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Talent & Recruitment
Make Sure Your Résumé is Honest
Jan 26, 2010 | John Smi lock

You should always compose your résumé well, making sure that there are no errors or gaps that would raise questions, and highlight the qualifications that present you as the best candidate for the job. In addition to having your professional life presented in the best light, you want to make sure that your résumé and your cover letter showcase your ethics and your sincerity.

This is a difficult task, as it is hard to convey honesty and your good intentions in a form letter and a résumé. But many employers hold a strict no tolerance policy against dishonesty. Thus, you have to take extra care in making sure that all of the information on your résumé is authentic and truthful. Intentional lies on a résumé are not acceptable. However, there are certain areas of your résumé may cause you to unintentionally list incorrect information. Pay attention to the following aspects of your résumé to assure that you don't find yourself appearing untruthful to your potential employer:

List your exact title under professional experience. Many professionals have titles that are company specific and may not make sense outside of the organization where they work. Always list your exact title, but feel free to add a few words that explain what you do in the realm of the industry. This way, when your potential employer calls your employer for a reference check, they will confirm your exact title but also know the scope of your position as it applies outside of that specific organization.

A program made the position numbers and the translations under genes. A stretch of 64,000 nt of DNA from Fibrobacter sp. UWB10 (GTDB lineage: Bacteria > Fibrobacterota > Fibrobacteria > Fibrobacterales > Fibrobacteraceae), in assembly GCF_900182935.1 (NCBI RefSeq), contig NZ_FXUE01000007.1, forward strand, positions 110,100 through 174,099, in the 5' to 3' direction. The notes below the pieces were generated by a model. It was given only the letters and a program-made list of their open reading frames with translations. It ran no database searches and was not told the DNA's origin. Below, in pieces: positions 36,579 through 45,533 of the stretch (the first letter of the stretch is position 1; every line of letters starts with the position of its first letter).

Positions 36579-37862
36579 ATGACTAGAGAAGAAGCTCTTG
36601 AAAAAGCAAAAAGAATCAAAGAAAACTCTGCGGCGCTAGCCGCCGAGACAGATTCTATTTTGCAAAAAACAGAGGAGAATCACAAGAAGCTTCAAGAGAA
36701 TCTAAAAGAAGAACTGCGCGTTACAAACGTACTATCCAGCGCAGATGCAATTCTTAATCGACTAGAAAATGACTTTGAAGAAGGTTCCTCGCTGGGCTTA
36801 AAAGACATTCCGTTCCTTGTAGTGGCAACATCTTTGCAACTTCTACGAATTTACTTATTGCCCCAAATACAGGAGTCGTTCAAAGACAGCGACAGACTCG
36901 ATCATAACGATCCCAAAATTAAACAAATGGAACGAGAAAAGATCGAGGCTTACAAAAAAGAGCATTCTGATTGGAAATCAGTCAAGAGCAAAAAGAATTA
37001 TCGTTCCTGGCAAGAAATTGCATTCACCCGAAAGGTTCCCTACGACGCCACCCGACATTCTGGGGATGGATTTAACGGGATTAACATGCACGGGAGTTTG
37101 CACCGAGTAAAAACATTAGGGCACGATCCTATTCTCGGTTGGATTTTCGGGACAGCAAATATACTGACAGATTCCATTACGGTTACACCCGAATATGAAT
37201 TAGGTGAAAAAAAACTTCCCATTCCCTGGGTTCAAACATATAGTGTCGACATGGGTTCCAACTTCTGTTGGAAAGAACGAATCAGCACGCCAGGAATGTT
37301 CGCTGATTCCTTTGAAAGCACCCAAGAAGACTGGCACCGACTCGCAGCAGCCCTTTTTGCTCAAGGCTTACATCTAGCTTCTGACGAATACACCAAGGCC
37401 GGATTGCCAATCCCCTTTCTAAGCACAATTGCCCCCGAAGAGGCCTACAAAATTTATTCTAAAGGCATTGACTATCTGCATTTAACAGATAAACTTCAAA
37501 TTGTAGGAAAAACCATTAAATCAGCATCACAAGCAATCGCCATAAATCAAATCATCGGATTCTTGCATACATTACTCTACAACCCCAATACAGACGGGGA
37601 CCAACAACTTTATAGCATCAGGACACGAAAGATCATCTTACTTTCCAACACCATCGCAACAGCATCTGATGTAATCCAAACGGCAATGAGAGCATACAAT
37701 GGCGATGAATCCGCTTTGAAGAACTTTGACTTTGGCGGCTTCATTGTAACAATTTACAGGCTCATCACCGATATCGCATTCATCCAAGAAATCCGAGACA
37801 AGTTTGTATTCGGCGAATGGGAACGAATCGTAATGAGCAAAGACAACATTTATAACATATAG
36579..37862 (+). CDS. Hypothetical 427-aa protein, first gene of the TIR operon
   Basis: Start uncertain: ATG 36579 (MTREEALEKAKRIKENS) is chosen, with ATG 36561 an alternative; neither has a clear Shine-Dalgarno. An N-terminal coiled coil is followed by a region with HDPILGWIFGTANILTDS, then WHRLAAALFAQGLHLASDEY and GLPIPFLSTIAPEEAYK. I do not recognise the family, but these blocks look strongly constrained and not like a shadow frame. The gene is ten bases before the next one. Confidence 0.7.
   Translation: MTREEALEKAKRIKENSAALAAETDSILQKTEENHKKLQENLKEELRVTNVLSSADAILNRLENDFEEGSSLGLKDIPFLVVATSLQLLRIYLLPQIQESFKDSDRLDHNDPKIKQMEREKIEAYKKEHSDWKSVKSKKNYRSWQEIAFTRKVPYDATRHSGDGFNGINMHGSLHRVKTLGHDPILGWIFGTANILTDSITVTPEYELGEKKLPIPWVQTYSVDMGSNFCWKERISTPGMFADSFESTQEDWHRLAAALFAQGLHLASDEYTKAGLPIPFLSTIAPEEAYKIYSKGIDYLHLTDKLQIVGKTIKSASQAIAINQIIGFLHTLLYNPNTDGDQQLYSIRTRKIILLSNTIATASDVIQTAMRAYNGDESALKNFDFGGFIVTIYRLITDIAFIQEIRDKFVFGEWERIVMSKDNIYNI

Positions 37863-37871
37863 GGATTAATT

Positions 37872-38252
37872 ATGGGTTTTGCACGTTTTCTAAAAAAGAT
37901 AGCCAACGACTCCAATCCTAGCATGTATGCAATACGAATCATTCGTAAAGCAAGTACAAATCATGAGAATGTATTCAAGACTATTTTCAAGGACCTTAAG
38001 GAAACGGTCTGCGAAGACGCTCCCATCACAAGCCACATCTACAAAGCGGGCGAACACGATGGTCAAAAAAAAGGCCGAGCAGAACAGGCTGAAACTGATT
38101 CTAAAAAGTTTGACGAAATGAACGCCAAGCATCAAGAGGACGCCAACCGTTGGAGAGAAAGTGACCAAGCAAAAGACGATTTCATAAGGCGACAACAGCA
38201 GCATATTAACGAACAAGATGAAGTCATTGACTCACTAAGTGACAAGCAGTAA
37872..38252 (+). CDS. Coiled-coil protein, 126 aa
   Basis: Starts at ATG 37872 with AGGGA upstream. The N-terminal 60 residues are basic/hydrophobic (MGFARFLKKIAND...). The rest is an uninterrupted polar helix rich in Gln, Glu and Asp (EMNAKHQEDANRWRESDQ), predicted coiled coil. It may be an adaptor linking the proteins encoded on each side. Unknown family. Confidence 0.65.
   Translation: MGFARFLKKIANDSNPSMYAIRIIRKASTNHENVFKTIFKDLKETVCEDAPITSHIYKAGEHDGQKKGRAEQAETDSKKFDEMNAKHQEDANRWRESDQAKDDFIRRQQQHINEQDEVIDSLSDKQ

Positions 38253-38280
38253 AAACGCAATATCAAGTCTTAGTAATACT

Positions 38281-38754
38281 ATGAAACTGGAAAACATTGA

When in doubt, don't guess. For example, if you are unsure when you started or ended a job because it has been a long time since you worked for that company, simply call the company and ask about your employment dates. Do not make assumptions about dates, titles of your references or their contact information, certification dates, etc. Always take time to verify the information you are unsure about before including it on your résumé.

Don't cover up your employment gaps. It is okay to have gaps in your employment; most professionals have gaps in their experience for various reasons. Do not try to hide this from your potential employers. Address the gaps in your work history in your cover letter, and be honest regarding the reasons you were not working during a specific time.

Be honest about your accomplishments. Rather than worrying about the qualifications you may not have, be confident and highlight your work experience and achievement in a truthful manner. Do not exaggerate skills, professional roles, or stretch the employment dates. Work on presenting yourself and your qualifications in the best possible light; take the time to quantify your accomplishments, and compose a positive professional summary for your résumé.

Revise your résumé until you feel comfortable that all the information included is truthful and will not raise any questions by the employer that you have not addressed in the résumé or the cover letter. The rule is - be honest on your résumé. Don't break that rule.

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